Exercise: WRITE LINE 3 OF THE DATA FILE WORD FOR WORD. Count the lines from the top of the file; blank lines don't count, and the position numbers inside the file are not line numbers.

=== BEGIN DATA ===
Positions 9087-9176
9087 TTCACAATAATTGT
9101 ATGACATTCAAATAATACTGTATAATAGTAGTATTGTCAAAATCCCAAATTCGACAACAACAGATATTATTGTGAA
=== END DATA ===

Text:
9101 ATGACATTCAAATAATACTGTATAATAGTAGTATTGTCAAAATCCCAAATTCGACAACAACAGATATTATTGTGAA